Although the passengers were Jews, the Italians did not send them to extermination camps but kept them in detention. In October 1943, following the Allied invasion, the camp was liberated, and the detainees encountered the Jewish Brigade’s soldiers. Due to the intervention of Moshe Sharett, their immigration to Israel was arranged with the Mandate authorities. Throughout the journey and the hardships that Mordechai endured, he managed to preserve his son Yehoshua’s ashes until he finally brought them to be buried in 1944.

Upon arriving in Israel, Mordechai immediately made his way to one place – the Mount of Olives in Jerusalem. He concluded a five-year journey at the ancient cemetery by placing his son’s ashes to rest. It seems to be a unique story of bringing the ashes of a single individual murdered in the Holocaust to be buried in Israel.

Yehoshua Rabhun's grave on the Mount of Olives. Photo: Mount of Olives Information Center, City of David
Yehoshua Rabhun's grave on the Mount of Olives. Photo: Mount of Olives Information Center, City of David

A Great privilege to visit the grave.”

Years after burying the ashes on the Mount of Olives, Avishi, Mordechai’s great-grandson, embarked on a journey to Poland. This journey, which took place about a year ago, ignited in Avishi a strong desire to explore his family’s history. While visiting the concentration camps, he resolved that upon returning to Israel, he would visit the grave of his grandfather’s brother, Yehoshua.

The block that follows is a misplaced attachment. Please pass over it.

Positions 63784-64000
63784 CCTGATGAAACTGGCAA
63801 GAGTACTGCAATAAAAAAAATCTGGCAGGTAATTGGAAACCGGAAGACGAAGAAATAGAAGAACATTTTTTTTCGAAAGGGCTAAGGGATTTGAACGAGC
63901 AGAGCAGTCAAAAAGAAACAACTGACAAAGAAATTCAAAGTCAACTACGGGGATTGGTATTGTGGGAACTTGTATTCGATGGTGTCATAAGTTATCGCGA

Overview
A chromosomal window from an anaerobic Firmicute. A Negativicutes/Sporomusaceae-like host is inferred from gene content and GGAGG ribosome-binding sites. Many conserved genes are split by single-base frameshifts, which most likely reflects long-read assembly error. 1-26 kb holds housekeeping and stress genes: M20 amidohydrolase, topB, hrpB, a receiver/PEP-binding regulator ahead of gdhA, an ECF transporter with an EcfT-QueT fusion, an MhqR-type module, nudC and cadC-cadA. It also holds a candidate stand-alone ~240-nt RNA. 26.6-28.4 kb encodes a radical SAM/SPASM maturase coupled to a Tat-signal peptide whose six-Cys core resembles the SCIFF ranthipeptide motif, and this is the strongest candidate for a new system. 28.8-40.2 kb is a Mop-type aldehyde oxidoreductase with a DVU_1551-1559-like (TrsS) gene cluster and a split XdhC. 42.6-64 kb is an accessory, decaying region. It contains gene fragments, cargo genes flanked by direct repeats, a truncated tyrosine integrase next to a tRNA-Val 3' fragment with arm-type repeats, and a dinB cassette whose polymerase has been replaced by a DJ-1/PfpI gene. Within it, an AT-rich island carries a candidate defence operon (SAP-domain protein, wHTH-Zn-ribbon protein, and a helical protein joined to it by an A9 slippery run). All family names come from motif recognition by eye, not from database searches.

Attempting to locate the grave, Avishi contacted the Mount of Olives Information Center in the City of David, and the staff quickly provided him with a clear answer regarding the precise location of the grave.

“Every Holocaust story is unique,” says Avishi while getting emotional. “The story of my great grandfather and his son Yehoshua is unique in that a Jew was burned in a concentration camp at the beginning of the war, the family received his ashes, and throughout the war, his father wandered across Europe, by river, sea, and land, enduring many trials and constant danger of death – yet he managed to preserve the ashes and eventually brought them for burial on the Mount of Olives. It’s a great privilege to visit the grave of a Jew who was burned in the Holocaust and buried in Israel. Many in our family have not yet visited the grave, but now that we know where he is and how to get there, it will be their first time.”

Yonatan Mnovitz, the manager of the Mount of Olives Information Center, operated by the Elad Foundation – City of David, states: “A few months ago, we received an email request to locate the deceased, Yehoshua Rabhun, using the system on our website. A representative from the information center received the information, and thanks to his experience and knowledge of the Mount of Olives, he quickly located the grave. The requester received a prompt response, including a link to the buried person’s card with the grave’s exact location, a tombstone picture, and the option for mobile navigation to the grave site. It is moving to know that today, 84 years after he was murdered in the Holocaust, we had the privilege to assist the family of Yehoshua in finding his grave on the Mount of Olives.”